In his latest barrage of populist rhetoric aimed at winning over the coveted garment worker vote, Prime Minister Hun Sen yesterday took aim at the controversial but commonplace use of short-term contracts, which dominate a sector riddled with job insecurity and exploitation.
Hun Sen, who has held the same job as Prime Minister for 31 years and plans to keep it for a decade more, said he had only recently been notified about problematic three-month contracts offered to garment workers.
“After the three months’ probation, their contract must provide for longer [employment] – it’s not right that after probation they still have the same period on their contract,” he said to some 10,000 garment workers at a factory in the capital’s Por Sen Chey district.
He said while factories needed to assess their labour needs, short-term contracts were “a problem for which we need to find a proper solution”.
“The three-month contract creates a lot of concern and stress to workers, as they’re not sure if they can continue to work or not, so I please call on employers, GMAC [the Garment Manufacturers Association in Cambodia] and the Ministry of Labour to work on this and ensure job security for our workers,” he said.
Khann Ath, 27, a garment worker at Tien Sung factory on the outskirts of Phnom Penh, said working on a three-month contract meant she couldn’t say no to overtime, join a union or object to unreasonable production quotas.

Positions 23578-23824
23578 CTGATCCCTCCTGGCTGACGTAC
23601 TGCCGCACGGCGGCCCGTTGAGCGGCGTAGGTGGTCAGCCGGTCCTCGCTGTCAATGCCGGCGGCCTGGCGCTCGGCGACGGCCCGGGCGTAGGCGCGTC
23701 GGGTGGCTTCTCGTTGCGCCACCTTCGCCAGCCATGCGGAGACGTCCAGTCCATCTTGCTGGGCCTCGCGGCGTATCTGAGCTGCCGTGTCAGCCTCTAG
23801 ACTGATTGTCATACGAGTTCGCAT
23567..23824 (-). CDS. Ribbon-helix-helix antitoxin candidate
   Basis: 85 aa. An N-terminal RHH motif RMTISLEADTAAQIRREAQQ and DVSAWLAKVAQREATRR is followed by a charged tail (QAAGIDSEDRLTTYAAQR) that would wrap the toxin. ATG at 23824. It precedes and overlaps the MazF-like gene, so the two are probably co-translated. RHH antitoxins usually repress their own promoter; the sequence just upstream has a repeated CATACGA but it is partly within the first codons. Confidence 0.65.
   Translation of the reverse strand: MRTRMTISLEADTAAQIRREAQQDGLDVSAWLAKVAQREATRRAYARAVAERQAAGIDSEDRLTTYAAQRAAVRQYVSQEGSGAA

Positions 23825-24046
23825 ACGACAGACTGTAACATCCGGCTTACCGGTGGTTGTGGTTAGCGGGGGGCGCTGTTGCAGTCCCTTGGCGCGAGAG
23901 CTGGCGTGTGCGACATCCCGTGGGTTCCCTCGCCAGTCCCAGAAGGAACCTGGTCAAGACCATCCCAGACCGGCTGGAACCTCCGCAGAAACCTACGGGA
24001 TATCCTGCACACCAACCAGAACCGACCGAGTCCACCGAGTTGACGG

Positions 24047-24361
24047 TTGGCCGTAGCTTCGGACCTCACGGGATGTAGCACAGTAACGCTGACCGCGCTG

“Although the work is high-pressure, I need to accept it if I want to get my contract renewed,” she said.
Cambodian Labour Confederation President Ath Thorn said the contracts also disadvantaged pregnant workers, whose contracts were often not renewed to avoid maternity leave payments.
Roughly 80 percent of Cambodia’s garment labour force is estimated to be on contracts of two, three or six months.
GMAC Secretary-General Ken Loo said there was no legal definition of “short-term contracts” – only fixed-term and unlimited duration contracts – and that both had their “pros and cons”.
“The workers are fully aware of the type of contracts that are being offered to them by the employer; they are under no obligation to sign on the dotted line . . . There’s no forced labour in Cambodia,” Loo said.
He said the type of contracts used depended on the needs of the factory, and said while these needs did not eclipse worker’s rights, “the needs of the workers do not trump the needs of the factory” either.
In the past two months the premier has also promised workers free health care, two years of free access to public buses and a $100 baby bonus to new mothers.
Moeun Tola, head of labour rights group Central, welcomed Hun Sen’s comments, saying although they were motivated by politics, they could yield tangible results for garment workers.
“Everyone understands it is because we are coming close to the election – that always happens from all political parties,” he said.
“I just hope that the comments from the Prime Minister may reactivate the law enforcement,” he said, arguing that if the Labour Law were applied correctly, short-term contracts would automatically be converted to unlimited duration contracts after two years.